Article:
It’s no secret that schools in lower-income communities face additional challenges and tend to struggle more, but a new data analysis shows that some schools in the state, including some in the Tucson area, are beating the odds.
The average graduation rates at more than 80 high-performing Arizona schools in low-income communities were nearly as high as high-performing schools in higher-income communities, an analysis commissioned by A for Arizona, an education nonprofit , showed.
Some of the Tucson-area schools considered to be beating the odds are: Academy of Math and Science, Amerischools Academy, Presidio School and Carrillo K-5 Magnet, C.E. Rose and Drachman elementary schools in the Tucson Unified School District.
“The ones that succeed in low-income areas are hugely tied to their communities,” said Lisa Graham Keegan, the organization’s executive director and former state schools chief. “It’s unbelievably difficult work, but it’s replicable.”
In 2014, the education nonprofit identified 86 high-performing, low-income schools and wanted to see how those schools compare to the rest of Arizona’s public schools. A for Arizona commissioned an independent data firm to collect and analyze all publicly available education data in Arizona.
Some of the findings include:
- While graduation and dropout rates were similar, low-income students in high-performing schools were not going to college at the same rate as high-income students;
- Large numbers of high-performing schools are still in high-income areas;
- Better-performing schools are growing faster than worse-performing ones;
- Teacher retention at high-performing schools is at an optimal level of about 10 to 15 percent.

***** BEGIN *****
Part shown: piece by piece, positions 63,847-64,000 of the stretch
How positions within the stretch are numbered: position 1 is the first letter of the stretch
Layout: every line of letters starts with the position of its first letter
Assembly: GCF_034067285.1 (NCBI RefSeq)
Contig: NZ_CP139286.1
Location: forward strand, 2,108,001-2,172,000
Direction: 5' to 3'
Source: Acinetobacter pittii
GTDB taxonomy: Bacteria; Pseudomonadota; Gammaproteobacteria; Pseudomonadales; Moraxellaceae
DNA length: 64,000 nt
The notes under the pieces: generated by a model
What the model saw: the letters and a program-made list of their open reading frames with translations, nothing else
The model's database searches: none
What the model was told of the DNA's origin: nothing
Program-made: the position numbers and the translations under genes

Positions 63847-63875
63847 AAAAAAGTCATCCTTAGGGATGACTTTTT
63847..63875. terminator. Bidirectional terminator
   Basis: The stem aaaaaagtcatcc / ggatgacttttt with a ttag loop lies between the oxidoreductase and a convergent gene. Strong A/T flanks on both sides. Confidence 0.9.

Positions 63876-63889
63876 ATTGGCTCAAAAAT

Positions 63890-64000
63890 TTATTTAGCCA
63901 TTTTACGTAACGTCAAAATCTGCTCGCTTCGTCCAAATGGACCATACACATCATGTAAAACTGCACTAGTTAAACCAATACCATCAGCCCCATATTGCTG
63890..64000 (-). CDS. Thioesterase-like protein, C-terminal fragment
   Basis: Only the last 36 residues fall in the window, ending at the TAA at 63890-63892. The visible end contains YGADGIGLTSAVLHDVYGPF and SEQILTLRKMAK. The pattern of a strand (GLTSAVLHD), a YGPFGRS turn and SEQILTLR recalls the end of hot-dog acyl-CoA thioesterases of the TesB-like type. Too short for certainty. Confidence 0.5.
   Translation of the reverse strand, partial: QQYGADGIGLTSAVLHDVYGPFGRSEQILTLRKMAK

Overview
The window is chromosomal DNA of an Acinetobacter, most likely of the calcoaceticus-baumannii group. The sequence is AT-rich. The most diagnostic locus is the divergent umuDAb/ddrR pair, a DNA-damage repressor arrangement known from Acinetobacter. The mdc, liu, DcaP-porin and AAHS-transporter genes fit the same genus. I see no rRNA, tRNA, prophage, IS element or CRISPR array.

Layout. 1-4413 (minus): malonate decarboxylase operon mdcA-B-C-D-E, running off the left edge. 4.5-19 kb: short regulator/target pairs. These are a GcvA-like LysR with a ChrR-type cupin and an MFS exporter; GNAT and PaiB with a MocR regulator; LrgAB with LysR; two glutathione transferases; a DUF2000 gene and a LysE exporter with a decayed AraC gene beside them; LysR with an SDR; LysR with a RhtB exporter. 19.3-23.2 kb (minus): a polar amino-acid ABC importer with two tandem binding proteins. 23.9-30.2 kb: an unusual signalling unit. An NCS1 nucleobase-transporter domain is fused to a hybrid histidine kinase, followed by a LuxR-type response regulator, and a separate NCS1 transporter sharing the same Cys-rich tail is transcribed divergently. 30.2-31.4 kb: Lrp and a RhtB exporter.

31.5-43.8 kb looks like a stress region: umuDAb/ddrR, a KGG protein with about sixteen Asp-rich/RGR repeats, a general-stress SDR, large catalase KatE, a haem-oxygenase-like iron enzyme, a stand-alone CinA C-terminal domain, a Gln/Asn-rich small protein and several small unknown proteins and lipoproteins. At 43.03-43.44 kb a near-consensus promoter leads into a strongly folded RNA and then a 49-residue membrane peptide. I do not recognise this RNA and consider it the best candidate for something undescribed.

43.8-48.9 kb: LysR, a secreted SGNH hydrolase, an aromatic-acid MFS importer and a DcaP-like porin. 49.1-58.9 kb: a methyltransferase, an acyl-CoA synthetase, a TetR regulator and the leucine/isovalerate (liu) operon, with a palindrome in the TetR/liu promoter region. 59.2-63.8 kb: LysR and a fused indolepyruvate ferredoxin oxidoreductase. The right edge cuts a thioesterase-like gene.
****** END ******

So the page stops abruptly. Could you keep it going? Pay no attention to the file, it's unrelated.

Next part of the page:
A for Arizona’s mission is to take what’s working in those schools and replicate the success in other low-income schools.
So what do the exemplary low-income schools have in common? “Very little in terms of instructional pattern, but a lot in terms of culture,” Keegan said.
The 86 Arizona schools shared high expectations for staff and students, high levels of community outreach, and frequent assessment and targeted intervention, she said. The staff of those schools were also found to be spending extra unpaid time working toward those goals.
But Keegan said she realizes it’s not fair to expect people to work for free. “It’s kind of missionary work at that point.”
The way other schools in the state can replicate the culture that fosters success in low-income schools is to empower teachers and leaders, she added.
“You really have to empower the people who teach others because schools are much more than an exactly perfect curriculum or instructional methodology,” she said. “They are cultures. They are communities.”
At Carrillo K-5 Magnet School downtown — an A-rated school both by the state and A for Arizona — groups of fourth-graders were filling in the outlines of monarch butterflies with red, orange and yellow colored pencils.
Right about now is when monarch butterflies migrate to Mexico, said Elsmarie DeMars, a visual-arts teacher at Carrillo. DeMars, who has been at the school for 11 years, tries to tie in what the kids are learning in social studies or science classes into art classes.